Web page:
The problem with photos and sometimes even video, is that we struggle to grasp a sense of perspective of how big or small things are. This series from college student Kevin Wisbith called "A Quick Perspective" shows many different objects, buildings, and even animals from the past, and puts them into perspective by putting them into modern situations. Brilliant series.
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1. Prehistoric bugs were a lot bigger than the bugs we have today, just take a look at the Pulmonoscorpius Kirktonensis (Breathing Scorpion) a species of scorpion that grew to a terrifying 24 inches long.
2. The world's largest oil tanker, Seawise Giant, would fit inside Central Parks biggest lake. The oil tanker spans 1,504 feet!
3. Mir Mine located in Russia is one of the world's deepest mines. If the Sears Tower, the third tallest building in the United States at 1,729 feet was placed inside it would only stick out 7 feet above ground level.
4. At the time, The Titanic was one of the largest ships ever built. Here we see the 882 feet long vessel on top of the U.S.S Ronald Reagan which is 1,092 feet long.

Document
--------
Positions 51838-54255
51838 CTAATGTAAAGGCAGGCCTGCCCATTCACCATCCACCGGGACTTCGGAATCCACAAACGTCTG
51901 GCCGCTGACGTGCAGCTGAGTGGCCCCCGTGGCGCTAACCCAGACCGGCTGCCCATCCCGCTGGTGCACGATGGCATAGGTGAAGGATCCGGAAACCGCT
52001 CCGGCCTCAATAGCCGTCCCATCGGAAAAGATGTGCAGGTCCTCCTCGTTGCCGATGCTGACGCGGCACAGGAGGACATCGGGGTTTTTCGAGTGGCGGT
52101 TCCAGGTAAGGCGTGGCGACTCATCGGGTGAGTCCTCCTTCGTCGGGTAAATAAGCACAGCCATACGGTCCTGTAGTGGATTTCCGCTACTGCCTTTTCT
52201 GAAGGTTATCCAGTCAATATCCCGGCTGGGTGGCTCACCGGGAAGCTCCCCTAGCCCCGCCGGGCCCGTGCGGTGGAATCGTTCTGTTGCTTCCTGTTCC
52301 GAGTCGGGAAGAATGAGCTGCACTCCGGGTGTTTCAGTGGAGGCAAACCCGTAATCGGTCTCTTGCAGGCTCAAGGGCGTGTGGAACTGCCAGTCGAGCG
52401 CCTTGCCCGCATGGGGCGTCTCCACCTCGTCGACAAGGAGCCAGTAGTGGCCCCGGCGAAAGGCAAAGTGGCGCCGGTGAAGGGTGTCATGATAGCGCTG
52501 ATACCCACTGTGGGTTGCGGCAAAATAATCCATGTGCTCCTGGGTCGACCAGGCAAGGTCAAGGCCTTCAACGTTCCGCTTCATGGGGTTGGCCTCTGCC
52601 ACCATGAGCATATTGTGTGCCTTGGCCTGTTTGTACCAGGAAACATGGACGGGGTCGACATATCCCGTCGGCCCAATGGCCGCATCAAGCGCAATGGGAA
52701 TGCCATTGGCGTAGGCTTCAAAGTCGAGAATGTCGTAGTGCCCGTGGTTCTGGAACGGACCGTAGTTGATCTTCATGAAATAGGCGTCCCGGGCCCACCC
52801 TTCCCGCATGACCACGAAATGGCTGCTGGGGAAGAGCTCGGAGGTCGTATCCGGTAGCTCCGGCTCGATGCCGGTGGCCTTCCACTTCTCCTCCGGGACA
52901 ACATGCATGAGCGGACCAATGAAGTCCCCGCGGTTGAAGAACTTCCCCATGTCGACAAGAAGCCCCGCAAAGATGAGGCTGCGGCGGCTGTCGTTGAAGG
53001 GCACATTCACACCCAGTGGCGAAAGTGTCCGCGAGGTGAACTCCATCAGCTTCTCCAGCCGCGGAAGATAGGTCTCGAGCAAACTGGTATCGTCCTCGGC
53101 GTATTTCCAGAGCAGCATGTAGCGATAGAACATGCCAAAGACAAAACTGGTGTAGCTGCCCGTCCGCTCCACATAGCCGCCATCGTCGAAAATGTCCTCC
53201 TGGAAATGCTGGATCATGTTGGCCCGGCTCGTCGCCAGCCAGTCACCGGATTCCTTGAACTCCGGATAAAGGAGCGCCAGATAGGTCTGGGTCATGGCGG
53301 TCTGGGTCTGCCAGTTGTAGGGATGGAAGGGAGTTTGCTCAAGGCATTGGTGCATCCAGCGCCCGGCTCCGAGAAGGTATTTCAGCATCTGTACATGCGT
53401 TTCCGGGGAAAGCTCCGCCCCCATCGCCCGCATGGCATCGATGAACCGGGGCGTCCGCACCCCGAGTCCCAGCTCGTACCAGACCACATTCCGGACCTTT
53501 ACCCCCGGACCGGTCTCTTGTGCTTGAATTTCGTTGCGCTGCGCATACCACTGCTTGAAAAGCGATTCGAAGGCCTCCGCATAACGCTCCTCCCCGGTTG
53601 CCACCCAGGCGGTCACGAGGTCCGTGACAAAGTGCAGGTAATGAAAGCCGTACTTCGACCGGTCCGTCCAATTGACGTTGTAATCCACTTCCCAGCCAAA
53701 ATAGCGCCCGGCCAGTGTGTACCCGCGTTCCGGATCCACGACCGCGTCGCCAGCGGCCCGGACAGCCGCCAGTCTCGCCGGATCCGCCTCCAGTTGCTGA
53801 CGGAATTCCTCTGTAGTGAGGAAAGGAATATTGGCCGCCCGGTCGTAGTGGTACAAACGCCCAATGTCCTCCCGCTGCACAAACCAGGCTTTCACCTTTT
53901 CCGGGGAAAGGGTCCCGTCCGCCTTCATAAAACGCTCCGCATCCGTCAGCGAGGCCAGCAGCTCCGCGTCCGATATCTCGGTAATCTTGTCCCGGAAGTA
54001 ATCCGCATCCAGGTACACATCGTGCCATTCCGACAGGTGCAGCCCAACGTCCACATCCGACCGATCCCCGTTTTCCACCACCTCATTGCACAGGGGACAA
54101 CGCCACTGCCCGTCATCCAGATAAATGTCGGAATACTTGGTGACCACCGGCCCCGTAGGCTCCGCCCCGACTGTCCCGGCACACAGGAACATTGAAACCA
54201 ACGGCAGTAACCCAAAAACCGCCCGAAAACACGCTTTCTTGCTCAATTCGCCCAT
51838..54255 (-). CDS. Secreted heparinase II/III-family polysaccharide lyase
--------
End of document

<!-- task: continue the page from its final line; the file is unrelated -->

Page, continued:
5. Although not real, the Death Star from Star Wars has to be one of the biggest manmade objects ever dreamt of. With an estimated width of 99 miles it would cover 1/4th of Florida.
6. Although built for stealth, the B-2 Bomber is actually pretty big. So big that its 172 feet wing span is wider than an NFL football field.
7. Part of the Apollo asteroid belt, the Dionysus asteroid is estimated to be worth a staggering $2.6 trillion thanks to the value of the resources inside it and yet it's only 1.5km wide. Here it is next to the Golden Gate Bridge.
8. The Burj Khalifa is currently the world's tallest building at 2,722 feet. When placed in New York it surpasses the One World Trade centre by 1,000 feet and the Empire State building by 1,300 feet.
9. Designed by NASA in the 1950's, the M1-Rocket Motor would have been the biggest ever built. At 14-feet wide you could have parked a smart car inside it and had 2-feet to spare each side.
10. As we continue to search for life beyond our own planet, huge radio telescopes are needed. The largest of which can be found in the Chinese Guizhou province at an impressive 1,600 feet in diameter. Here it is placed in Downtown Las Vegas.